Supportive release from a zoo population by cross-fostering can significantly increase genetic variation in the highly inbred wild Swedish wolf population
(English)Manuscript (preprint) (Other academic)
The wild wolf population (Canis lupus) in Sweden is classified as Endangered and descends from only five individuals. The population is isolated and highly inbred; individuals are on average more related to each other than siblings. Inbreeding depression expressed as reduced litter size and a high frequency of spinal disorders have been reported. Management goals include reducing levels of inbreeding, and one suggestion to achieve this is through crossfostering release of pups from a zoo conservation breeding program into wild dens. We used pedigree data of the wild and zoo populations, respectively, to evaluate to what extent the zoo population can support the wild one with respect to increased genetic variation and reduction of inbreeding. The results show a potential to almost double genetic variation measured as founder alleles from 11.2 to 21.1, despite the fact that the two populations have three common founders. Potentially, the number of founder genome equivalents can be increased from present 1.8 to around 3.2. However, to achieve maximum genetic support, almost 50 percent of the wild population gene pool must consist of genes from the zoo population. Average kinship in the joint population of zoo and wild wolves is 0.15, thus release of zoo wolves cannot in itself be expected to reduce average inbreeding below the management target of 0.1. We conclude that releases from the zoo can support but not resolve the genetically precarious situation of the wild Swedish wolf population.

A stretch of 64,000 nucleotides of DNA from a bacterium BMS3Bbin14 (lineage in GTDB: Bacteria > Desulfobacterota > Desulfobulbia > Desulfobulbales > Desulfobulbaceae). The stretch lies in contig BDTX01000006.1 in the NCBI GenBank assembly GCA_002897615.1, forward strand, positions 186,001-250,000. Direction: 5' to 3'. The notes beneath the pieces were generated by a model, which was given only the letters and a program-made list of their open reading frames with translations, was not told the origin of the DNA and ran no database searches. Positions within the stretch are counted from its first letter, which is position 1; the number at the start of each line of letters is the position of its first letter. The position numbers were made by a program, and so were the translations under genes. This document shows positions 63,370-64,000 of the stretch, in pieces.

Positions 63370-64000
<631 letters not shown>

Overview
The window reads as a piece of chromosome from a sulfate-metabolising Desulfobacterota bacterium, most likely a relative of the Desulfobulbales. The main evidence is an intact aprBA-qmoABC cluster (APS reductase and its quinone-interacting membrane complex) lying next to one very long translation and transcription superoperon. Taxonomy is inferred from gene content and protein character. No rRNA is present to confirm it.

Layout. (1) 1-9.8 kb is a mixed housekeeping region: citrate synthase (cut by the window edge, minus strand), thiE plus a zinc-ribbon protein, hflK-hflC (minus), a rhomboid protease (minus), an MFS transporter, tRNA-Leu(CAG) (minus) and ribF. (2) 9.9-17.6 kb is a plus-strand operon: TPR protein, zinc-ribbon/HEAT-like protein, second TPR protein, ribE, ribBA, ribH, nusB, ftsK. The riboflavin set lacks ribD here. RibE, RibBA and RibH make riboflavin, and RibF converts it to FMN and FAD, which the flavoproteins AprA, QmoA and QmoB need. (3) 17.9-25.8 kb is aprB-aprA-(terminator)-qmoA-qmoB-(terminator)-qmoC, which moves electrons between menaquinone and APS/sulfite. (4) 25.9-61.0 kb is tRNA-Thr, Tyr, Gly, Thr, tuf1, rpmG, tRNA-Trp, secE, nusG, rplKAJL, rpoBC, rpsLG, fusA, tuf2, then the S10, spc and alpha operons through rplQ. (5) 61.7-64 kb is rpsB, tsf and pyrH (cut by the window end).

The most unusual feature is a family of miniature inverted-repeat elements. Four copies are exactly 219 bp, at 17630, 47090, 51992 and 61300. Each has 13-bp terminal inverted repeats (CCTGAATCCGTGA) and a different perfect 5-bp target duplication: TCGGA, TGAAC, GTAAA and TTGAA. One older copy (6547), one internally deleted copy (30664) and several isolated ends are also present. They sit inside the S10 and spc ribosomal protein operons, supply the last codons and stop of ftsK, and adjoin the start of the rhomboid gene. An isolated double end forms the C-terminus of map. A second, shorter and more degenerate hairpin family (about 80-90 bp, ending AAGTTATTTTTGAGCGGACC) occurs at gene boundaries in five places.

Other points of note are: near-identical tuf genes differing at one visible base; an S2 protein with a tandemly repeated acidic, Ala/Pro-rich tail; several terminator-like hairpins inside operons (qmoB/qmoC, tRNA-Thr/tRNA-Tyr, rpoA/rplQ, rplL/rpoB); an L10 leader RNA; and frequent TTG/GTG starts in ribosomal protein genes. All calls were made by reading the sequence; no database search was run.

captive breeding, pedigree analysis, Swedish wolves, conservation policy, genetic rescue
Research subject Population Genetics
IdentifiersURN: urn:nbn:se:su:diva-100602OAI: oai:DiVA.org:su-100602DiVA: diva2:694838